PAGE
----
Biting into a crusty piece of perfect, still-hot sourdough, topped with dollops of proper butter, is something of a religious experience for me. The crust is chewy with that slightly burnt flavour, and the insides are pillow-soft, with a hint of sourness.
Happily for me, many restaurants consider their bread a feature of the house. No.1 Bent Street in the Sydney CBD has a table in the corner of the dining room piled with house-baked loaves, an ever-present temptation before you even order.
Here and elsewhere, I usually end up eating more bread than I’d planned, and that’s generally an outcome I’m okay with. Butter or oil, with or without salt or balsamic, bread is the ultimate staple for me. Some prefer rice, pasta or noodles – but if I could only choose one, my carb of choice would definitely be bread.
But it’s got to be good, and it so often is these days. It’s incredible how much the quality of bread has improved over the past few decades, to the point where not only do most supermarkets bake their own on-site, even some of the mass-produced packet stuff is pretty gourmet these days.
The bland squares of our childhood lunchboxes are still available if one must go down that path, and for election sausage sizzles I want nothing more – but there are so many other options in the bread aisle now, from rye to pumpkin to all kinds of seeds to therecent proliferation of ‘ancient grains’.
Sourdough does seem to be the king of breads now. I remember the period in the 1990s when it was all about bagels, and then focaccia, with that cake-like consistency that toasts so well, and then bubbly Turkish bread. Brioche, ciabatta and panini have all had their time in the glass sandwich cabinets at our local cafés, too.
Now it’s sourdough, and I’m totally on board with that, especially since I’ve started having a few annoying dietary issues that make other breads more difficult to digest. Proper sourdough, though, tends to be fine.
Sourdough is a much older method of baking than the now more common use of baker’s yeast – the Roman writer Pliny the Elder described the process in the first century, but it’s thought that it originated thousands of years earlier, in the Fertile Crescent stretching between the Middle East and North Africa, along with agriculture itself.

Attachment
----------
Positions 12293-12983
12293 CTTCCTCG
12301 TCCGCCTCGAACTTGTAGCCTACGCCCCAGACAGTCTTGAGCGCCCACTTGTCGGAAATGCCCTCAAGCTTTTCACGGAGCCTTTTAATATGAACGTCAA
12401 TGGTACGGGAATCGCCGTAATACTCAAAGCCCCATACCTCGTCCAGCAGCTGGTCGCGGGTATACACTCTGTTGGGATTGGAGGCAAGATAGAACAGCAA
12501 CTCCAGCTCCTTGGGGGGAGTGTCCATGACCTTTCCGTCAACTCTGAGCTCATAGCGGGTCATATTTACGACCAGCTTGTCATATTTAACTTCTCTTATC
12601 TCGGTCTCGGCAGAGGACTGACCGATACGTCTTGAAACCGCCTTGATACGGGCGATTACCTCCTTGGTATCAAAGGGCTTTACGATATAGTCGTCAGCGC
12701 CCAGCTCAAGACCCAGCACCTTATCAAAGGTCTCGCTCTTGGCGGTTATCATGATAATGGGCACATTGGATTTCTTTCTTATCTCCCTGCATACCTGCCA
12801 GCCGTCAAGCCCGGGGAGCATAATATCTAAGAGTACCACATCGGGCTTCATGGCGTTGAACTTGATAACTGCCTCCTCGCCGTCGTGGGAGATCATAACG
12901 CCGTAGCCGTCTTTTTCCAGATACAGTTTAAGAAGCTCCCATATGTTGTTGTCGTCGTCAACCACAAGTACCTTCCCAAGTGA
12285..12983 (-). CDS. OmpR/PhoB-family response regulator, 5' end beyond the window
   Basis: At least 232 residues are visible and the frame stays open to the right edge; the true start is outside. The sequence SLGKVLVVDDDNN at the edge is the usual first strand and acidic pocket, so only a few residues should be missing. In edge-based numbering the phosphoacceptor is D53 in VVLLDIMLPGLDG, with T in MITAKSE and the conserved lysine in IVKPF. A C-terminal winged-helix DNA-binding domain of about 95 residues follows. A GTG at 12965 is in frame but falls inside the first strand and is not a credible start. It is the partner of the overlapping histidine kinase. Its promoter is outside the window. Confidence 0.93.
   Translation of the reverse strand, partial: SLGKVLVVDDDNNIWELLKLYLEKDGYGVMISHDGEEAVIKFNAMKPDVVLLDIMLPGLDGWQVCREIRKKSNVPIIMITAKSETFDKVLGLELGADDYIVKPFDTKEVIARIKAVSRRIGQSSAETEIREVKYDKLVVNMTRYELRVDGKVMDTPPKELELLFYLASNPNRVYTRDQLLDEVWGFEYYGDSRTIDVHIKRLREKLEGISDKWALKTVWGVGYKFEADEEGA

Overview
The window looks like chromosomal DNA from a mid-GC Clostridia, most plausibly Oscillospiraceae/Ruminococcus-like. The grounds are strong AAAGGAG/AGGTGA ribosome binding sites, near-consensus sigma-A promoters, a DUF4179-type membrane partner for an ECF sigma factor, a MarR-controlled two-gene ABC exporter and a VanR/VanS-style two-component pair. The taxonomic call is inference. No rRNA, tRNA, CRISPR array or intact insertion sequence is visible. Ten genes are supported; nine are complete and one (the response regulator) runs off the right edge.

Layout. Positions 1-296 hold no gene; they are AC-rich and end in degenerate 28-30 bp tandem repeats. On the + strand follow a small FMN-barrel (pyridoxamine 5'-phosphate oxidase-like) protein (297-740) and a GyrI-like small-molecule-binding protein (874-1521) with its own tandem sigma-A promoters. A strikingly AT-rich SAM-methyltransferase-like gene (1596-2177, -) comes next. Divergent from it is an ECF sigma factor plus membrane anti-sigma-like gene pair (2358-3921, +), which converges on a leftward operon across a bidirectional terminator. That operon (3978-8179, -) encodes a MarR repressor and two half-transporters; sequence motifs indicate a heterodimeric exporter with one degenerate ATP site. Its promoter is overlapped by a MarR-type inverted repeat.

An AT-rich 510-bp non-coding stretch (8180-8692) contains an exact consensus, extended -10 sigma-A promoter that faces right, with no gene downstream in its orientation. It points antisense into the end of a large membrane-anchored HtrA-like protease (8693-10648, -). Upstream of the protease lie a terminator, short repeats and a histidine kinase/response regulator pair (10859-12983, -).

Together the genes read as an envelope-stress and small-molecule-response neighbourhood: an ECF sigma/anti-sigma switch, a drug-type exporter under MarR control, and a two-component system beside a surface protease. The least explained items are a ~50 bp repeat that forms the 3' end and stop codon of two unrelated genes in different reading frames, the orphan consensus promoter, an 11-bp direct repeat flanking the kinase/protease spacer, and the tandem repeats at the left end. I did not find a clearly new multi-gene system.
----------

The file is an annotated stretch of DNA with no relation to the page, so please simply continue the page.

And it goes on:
Making your own sourdough at home with our Bakeproof step-by-step guide (with a picture for each step).
Personally, I was indoctrinated into the cult of sourdough on a visit to San Francisco five years ago, when we went to a place in the ultra touristy Fisherman’s Wharf that serves traditional clam chowder in a hollowed-out round sourdough loaf.
Boudin claims to be the oldest surviving business of any kind in San Francisco, and boasts that it still uses the same sourdough starter (“mother dough”) that Isidore Boudin developed in 1849. They also claim that San Francisco’s damp, foggy microclimate is the best place on earth for sourdough – although they would, wouldn’t they?
Apparently when the entire city was on fire after the 1906 earthquake, they managed to preserve it by dumping a chunk in a wooden bucket just before the building burned down.
I was unable to assess their sourdough in isolation, as the flavour was overwhelmed by the clam chowder, but the combination was one of those rare tourist experiences that lives up to its billing.
Another tourist hotspot with particularly excellent bread is Byron Bay, which is not only a chilled out backpacker paradise, but also a genuine foodie destination nowadays. On a recent trip there, I kept seeing “The Bread Social” being cited on menus, as though they were all getting their loaves from some kind of community bake sale. We just loved the bread, especially combined with the equally local butter from Cultur’d, an outfit with the kind of name that startups adopt in order to get a good website. So we went to the bakery to have a look.
It turns out that the Bread Social’s Byron location is part of a foodie mecca known simply as The Farm – and yes, it’s a proper farm, right down to the wooden barn.
There’s the brilliant Three Blue Ducks restaurant, a vegetable garden and animal pens which mean that most of what’s served is produced onsite. And then there’s the Bread Social’s bakery, which is adjacent to the restaurant kitchen, and pumps out all kinds of loaves, pastries, tarts and above all, that delicious sourdough.
There are plenty of famous sourdough bakeries in our cities, too, and their growth is a testimony to the rise of slow-fermented bread. Melbourne’s Rustica, for example, has spread across the city from Fitzroy, and as has Banneton in Brisbane. Sydney’s Bourke Street Bakery also has multiple locations nowadays, and also founded the admirable Bread and Butter Project, which teaches refugees and asylum seekers how to bake, and sells their wares.
It’s possible sourdough could be another bakery fad that’s ultimately replaced as the slice of the day by something else. Personally, I doubt it.
But whatever form it takes, bread’s going to be something I eat every day for the rest of my life. Not only does it make toast, and sandwiches – it makes toasted sandwiches. Sorry, rice, pasta and noodles, I love you, but my heart, and my stomach belong to Mother Dough.
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Lead image: Instagram / The Bread Social